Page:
The question that I get asked about the most is whether there is any benefit from supplementing with Coenzyme Q10 if a person does not have a diagnosed CoQ10 deficiency?
Yes, I think there is a benefit. We should not be waiting until an obvious CoQ10 deficiency manifests itself. Instead, we should be giving people in their 40s and above the following advice:
- Your cells’ bio-synthesis of Coenzyme Q10 will decline with increasing age. Taking various medications, statin medications in particular, will also inhibit your body’s own production of Coenzyme Q10.
- The heart muscle cells need sufficient Coenzyme Q10 to produce enough ATP energy. To prevent the development and worsening of heart disease, you need to take daily CoQ10 supplements to get your plasma CoQ10 levels above 2.0 mcg/mL. If you already have symptoms of heart disease, you probably need to get your plasma CoQ10 levels above 2.5 mcg/mL [Langsjoen 2014].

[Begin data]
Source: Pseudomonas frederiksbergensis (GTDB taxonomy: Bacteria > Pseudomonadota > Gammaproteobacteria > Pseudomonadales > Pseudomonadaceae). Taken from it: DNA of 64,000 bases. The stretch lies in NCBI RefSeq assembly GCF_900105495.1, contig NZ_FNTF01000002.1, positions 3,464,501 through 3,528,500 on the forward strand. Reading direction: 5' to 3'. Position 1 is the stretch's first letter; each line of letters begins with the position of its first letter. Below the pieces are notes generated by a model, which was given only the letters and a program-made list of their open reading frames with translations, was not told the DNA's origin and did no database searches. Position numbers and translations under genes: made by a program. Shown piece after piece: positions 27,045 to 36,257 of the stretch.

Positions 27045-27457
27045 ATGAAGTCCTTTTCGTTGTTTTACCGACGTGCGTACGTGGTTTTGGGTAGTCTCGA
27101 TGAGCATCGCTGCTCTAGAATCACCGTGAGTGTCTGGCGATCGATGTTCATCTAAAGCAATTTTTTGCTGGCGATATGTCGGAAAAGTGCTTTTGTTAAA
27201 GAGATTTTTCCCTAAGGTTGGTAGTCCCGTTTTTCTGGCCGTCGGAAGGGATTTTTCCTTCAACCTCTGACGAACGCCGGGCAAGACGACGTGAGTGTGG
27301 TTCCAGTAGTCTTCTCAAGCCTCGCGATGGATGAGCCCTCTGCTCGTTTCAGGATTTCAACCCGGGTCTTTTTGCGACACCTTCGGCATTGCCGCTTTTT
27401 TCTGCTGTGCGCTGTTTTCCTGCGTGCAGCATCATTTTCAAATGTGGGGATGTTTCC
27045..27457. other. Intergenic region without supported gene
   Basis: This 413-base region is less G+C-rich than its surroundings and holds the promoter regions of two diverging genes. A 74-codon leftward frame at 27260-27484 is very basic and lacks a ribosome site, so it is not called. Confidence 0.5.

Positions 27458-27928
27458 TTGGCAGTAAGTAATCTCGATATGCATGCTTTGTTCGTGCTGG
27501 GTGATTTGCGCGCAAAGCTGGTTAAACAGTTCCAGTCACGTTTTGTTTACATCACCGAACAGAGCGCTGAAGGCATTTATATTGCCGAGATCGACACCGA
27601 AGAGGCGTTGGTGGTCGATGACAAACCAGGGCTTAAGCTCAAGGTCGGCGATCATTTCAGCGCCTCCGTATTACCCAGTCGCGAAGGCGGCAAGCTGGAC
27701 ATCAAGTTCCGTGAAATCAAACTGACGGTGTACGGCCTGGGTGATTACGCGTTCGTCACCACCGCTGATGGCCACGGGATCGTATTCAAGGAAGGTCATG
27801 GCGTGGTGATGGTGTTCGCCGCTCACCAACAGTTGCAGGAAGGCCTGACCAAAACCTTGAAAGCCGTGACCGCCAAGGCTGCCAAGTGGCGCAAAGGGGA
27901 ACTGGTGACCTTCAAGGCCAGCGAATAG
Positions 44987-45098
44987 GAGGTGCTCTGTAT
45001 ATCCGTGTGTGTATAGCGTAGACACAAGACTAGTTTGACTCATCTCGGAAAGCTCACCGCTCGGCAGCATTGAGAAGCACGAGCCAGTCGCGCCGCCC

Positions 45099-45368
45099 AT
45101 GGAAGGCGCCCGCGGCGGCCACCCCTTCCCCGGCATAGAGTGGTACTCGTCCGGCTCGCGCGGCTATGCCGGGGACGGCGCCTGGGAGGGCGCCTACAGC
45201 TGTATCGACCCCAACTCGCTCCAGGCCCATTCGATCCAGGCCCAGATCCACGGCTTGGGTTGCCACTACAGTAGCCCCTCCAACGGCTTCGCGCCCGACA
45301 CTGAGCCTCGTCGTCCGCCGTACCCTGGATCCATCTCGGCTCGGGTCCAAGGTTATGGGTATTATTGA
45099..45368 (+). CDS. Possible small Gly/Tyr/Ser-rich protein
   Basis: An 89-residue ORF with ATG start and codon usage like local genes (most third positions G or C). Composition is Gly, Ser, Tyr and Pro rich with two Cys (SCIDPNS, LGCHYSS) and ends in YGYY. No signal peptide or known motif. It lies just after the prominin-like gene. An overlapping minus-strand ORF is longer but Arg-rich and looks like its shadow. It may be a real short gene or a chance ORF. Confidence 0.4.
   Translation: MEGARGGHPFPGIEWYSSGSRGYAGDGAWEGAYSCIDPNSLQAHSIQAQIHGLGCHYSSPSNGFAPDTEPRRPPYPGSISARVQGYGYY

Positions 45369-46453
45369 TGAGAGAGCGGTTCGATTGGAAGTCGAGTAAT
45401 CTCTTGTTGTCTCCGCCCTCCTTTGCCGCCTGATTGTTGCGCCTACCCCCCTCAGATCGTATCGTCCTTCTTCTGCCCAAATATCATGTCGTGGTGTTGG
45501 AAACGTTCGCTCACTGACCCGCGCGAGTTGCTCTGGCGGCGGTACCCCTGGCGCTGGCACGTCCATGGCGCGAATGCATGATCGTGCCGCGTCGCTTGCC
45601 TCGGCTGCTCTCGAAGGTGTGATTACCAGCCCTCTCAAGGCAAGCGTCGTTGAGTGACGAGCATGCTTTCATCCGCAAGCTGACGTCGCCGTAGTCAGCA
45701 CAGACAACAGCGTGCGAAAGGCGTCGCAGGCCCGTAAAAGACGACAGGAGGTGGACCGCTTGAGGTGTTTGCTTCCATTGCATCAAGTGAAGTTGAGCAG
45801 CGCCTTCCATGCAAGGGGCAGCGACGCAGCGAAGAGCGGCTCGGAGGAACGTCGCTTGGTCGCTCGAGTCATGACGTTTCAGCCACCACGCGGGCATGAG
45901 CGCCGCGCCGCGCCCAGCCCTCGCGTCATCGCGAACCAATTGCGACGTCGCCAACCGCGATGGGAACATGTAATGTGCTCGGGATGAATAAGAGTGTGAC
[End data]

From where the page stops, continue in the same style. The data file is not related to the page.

- Taking 2 or 3 times 100 mg of Coenzyme Q10 daily, together with a meal, for 12 to 24 weeks, should get your plasma CoQ10 levels up to the target level. Firstly, taking more than 100 mg at a time will not bring much extra benefit. Secondly, taking the Coenzyme Q10 together with some fat in a meal will improve the absorption of the Coenzyme Q10.
- You must continue to take CoQ10 supplements even after you reach a plasma concentration of 2.0 mcg/mL. If you stop taking the CoQ10 supplement, your blood levels will decline. Moreover, the Coenzyme Q10 will not go from the blood into the tissue cells unless you have a higher concentration of CoQ10 in the blood.
What is a CoQ10 Deficiency?
In the USA, the normal level of plasma CoQ10 is quoted to be 0.45 to 1.50 mcg/mL. I feel that the 0.45 – 0.60 mcg/mL plasma levels are found in individuals with clinical conditions.